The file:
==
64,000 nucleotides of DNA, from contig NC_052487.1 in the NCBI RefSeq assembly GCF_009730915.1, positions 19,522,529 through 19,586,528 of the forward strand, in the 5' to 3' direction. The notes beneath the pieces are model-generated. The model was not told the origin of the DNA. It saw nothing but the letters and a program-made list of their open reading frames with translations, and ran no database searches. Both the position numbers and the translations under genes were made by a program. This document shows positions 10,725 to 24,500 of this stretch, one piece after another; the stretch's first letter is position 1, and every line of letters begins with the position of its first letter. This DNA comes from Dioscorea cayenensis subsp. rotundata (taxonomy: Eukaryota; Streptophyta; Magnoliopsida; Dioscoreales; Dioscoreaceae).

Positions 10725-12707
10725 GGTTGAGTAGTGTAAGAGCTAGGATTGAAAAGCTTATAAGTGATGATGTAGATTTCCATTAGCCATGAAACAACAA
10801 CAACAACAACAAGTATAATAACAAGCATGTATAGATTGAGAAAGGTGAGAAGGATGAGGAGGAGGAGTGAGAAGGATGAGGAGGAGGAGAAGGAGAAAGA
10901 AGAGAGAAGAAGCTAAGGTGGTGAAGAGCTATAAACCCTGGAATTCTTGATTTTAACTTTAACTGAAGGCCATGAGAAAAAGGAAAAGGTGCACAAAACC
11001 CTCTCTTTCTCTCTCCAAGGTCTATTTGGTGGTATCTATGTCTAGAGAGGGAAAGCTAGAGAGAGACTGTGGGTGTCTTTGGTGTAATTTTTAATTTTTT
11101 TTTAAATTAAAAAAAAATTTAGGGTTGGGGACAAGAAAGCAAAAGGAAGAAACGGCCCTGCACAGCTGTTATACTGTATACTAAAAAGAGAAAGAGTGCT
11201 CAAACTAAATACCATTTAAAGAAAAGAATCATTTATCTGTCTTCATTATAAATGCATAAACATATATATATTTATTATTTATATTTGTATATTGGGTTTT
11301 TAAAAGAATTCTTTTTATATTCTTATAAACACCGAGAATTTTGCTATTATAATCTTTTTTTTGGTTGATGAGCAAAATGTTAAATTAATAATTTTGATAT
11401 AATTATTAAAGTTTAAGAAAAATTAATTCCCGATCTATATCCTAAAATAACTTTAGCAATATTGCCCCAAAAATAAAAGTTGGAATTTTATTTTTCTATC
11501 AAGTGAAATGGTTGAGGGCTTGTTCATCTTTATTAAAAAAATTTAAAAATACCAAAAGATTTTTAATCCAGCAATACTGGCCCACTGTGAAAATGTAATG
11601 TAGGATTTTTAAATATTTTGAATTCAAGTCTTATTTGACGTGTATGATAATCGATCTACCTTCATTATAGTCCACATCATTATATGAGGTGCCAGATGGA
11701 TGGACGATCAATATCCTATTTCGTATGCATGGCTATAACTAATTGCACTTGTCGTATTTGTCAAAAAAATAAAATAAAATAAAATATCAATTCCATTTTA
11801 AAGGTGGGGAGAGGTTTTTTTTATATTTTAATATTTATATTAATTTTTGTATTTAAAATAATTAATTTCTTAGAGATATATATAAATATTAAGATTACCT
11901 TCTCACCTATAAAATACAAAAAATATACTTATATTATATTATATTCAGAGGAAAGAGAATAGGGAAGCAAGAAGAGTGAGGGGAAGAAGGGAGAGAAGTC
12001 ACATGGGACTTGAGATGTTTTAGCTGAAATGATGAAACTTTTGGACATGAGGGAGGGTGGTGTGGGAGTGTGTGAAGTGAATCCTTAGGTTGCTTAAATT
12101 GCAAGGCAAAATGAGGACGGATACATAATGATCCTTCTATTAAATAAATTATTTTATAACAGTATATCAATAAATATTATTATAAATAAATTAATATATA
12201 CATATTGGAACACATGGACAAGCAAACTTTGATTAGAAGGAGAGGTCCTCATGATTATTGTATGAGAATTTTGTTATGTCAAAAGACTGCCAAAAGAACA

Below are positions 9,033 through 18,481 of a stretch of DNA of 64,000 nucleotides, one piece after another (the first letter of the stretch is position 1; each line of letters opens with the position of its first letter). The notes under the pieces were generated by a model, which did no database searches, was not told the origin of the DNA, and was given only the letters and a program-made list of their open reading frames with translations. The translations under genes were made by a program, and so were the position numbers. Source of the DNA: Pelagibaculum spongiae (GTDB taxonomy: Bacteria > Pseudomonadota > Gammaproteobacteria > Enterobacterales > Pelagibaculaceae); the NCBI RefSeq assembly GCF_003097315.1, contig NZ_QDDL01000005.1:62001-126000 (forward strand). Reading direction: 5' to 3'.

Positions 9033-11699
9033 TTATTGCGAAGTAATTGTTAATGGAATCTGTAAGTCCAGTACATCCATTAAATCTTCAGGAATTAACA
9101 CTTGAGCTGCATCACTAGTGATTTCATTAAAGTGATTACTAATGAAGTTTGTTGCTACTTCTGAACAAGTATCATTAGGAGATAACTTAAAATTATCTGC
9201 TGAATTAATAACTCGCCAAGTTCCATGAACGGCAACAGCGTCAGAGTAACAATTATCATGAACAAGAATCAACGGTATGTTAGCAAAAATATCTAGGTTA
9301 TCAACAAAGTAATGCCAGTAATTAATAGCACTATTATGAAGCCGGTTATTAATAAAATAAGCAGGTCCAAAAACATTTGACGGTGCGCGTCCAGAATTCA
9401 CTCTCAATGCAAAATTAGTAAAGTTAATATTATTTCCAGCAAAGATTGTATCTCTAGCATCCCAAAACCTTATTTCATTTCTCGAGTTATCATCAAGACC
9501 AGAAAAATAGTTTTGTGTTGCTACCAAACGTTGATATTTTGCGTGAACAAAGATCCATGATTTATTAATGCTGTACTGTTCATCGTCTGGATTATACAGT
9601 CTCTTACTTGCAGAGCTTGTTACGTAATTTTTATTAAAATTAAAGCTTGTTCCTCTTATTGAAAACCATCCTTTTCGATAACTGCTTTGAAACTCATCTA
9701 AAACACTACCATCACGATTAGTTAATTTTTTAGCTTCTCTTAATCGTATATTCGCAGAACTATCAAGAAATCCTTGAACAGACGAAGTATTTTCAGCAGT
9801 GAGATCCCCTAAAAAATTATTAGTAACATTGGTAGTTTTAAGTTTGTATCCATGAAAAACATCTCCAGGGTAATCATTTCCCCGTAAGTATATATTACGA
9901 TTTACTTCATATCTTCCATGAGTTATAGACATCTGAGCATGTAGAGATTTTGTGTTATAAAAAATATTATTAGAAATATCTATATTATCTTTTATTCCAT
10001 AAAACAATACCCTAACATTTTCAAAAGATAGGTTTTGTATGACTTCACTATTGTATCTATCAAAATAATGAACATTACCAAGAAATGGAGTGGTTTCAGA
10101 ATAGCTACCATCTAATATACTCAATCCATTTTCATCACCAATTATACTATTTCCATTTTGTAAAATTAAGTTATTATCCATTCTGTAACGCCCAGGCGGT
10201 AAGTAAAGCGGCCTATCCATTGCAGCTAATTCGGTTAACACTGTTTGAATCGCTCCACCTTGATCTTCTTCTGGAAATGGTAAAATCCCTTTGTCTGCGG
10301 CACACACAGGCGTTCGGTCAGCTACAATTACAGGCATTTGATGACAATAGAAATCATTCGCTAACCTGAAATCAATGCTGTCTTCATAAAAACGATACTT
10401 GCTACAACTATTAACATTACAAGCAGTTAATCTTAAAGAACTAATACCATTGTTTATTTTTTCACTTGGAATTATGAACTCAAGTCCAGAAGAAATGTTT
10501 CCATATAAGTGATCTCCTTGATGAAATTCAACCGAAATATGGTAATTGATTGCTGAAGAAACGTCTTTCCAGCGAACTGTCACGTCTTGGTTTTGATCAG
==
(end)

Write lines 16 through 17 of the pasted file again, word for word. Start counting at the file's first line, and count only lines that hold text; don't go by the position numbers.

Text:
12001 ACATGGGACTTGAGATGTTTTAGCTGAAATGATGAAACTTTTGGACATGAGGGAGGGTGGTGTGGGAGTGTGTGAAGTGAATCCTTAGGTTGCTTAAATT
12101 GCAAGGCAAAATGAGGACGGATACATAATGATCCTTCTATTAAATAAATTATTTTATAACAGTATATCAATAAATATTATTATAAATAAATTAATATATA